Tedros Adhanom Ghebreyesus cautioned against some countries’ decision to allow the novel virus to run its course until enough people develop the immunity needed to naturally halt its spread.
"Herd immunity is a concept used for vaccination, in which a population can be protected from a certain virus if a threshold of vaccination is reached," the WHO Chief pointed out during a virtual press briefing.
For measles, for instance, it is estimated that if 95 percent of the population is vaccinated, the remaining five percent will also be protected from the spread of the virus.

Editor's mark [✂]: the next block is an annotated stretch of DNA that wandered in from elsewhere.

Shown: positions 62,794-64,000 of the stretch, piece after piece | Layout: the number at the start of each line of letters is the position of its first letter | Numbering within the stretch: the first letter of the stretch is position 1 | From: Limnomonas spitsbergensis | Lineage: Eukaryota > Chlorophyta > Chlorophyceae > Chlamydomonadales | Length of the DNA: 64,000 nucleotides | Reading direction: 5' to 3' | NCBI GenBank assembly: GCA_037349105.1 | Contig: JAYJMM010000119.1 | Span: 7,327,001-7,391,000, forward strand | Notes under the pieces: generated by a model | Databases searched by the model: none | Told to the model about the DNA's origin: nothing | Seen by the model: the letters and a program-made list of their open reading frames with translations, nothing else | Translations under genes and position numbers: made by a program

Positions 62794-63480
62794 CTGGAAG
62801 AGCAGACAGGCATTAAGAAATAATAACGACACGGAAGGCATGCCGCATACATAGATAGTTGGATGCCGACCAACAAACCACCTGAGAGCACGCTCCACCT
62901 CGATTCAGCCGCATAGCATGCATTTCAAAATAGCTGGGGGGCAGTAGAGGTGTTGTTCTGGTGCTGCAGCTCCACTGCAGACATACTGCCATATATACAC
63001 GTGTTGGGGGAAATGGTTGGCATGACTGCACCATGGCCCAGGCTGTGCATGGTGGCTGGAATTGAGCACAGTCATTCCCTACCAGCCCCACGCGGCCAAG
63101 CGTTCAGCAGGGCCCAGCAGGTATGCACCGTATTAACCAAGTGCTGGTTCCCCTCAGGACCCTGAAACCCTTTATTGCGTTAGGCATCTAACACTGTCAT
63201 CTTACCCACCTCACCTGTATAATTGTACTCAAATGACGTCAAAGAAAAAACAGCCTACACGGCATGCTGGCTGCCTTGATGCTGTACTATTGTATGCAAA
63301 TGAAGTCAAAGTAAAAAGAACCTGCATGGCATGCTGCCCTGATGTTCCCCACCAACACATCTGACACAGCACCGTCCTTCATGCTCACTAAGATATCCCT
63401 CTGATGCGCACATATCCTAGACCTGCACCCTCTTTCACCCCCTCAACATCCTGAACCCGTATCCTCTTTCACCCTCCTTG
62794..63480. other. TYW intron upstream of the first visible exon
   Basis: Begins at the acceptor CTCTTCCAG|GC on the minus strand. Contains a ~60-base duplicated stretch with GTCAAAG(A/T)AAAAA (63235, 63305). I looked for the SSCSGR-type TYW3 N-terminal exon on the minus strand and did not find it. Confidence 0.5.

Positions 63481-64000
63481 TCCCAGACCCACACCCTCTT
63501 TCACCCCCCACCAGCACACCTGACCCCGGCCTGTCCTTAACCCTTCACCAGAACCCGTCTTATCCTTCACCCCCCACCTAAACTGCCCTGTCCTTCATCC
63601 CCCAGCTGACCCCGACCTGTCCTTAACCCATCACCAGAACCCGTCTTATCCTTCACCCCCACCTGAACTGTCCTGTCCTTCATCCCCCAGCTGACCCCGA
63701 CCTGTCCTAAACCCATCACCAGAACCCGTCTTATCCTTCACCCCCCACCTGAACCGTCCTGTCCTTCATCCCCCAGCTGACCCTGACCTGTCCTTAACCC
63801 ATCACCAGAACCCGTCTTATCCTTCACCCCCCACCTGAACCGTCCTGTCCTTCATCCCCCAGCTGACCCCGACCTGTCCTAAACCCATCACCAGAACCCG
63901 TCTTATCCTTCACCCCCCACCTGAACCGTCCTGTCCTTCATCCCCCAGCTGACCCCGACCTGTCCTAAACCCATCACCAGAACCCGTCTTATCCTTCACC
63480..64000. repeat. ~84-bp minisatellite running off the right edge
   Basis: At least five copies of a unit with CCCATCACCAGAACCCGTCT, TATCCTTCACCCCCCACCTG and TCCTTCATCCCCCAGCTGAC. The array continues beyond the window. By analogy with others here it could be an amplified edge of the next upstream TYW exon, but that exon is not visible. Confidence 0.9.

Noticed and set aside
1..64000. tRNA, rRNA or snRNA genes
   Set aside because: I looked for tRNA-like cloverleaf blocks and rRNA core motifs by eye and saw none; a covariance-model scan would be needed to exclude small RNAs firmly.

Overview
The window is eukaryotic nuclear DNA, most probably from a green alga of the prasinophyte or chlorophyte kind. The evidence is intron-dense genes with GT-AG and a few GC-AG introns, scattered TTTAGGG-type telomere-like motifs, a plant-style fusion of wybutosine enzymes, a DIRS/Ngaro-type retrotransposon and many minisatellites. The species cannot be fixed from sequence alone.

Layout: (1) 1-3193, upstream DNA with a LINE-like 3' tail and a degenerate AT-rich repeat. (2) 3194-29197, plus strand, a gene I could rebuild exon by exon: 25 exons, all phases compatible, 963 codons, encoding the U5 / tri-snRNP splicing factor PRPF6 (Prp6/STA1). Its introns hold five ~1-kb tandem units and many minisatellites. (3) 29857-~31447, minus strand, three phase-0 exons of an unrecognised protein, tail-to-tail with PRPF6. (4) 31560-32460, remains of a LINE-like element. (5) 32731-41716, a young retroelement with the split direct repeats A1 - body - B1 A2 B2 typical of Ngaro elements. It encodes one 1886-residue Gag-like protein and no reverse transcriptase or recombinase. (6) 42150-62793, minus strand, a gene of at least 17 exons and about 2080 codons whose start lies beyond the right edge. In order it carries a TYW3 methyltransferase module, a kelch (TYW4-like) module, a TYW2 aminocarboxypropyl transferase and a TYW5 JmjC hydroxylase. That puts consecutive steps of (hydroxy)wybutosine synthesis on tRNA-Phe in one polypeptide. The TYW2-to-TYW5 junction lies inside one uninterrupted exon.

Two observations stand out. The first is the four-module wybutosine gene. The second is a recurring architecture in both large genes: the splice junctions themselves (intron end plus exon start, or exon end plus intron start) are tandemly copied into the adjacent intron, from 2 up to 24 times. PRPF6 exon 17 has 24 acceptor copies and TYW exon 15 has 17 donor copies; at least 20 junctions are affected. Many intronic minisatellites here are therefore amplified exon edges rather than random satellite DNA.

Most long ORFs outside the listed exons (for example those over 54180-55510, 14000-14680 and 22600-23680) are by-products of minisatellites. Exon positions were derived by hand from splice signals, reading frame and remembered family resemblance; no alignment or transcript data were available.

For polio, the threshold is estimated at 80 percent.
"Herd immunity is achieved by protecting people from a virus, not by exposing them to it," WHO's Tedros said.
"Never in the history of public health has herd immunity been used as a strategy for responding to an outbreak, let alone a pandemic," he insisted.
The new coronavirus has killed well over one million people and infected more than 37.5 million since it first surfaced in China late last year.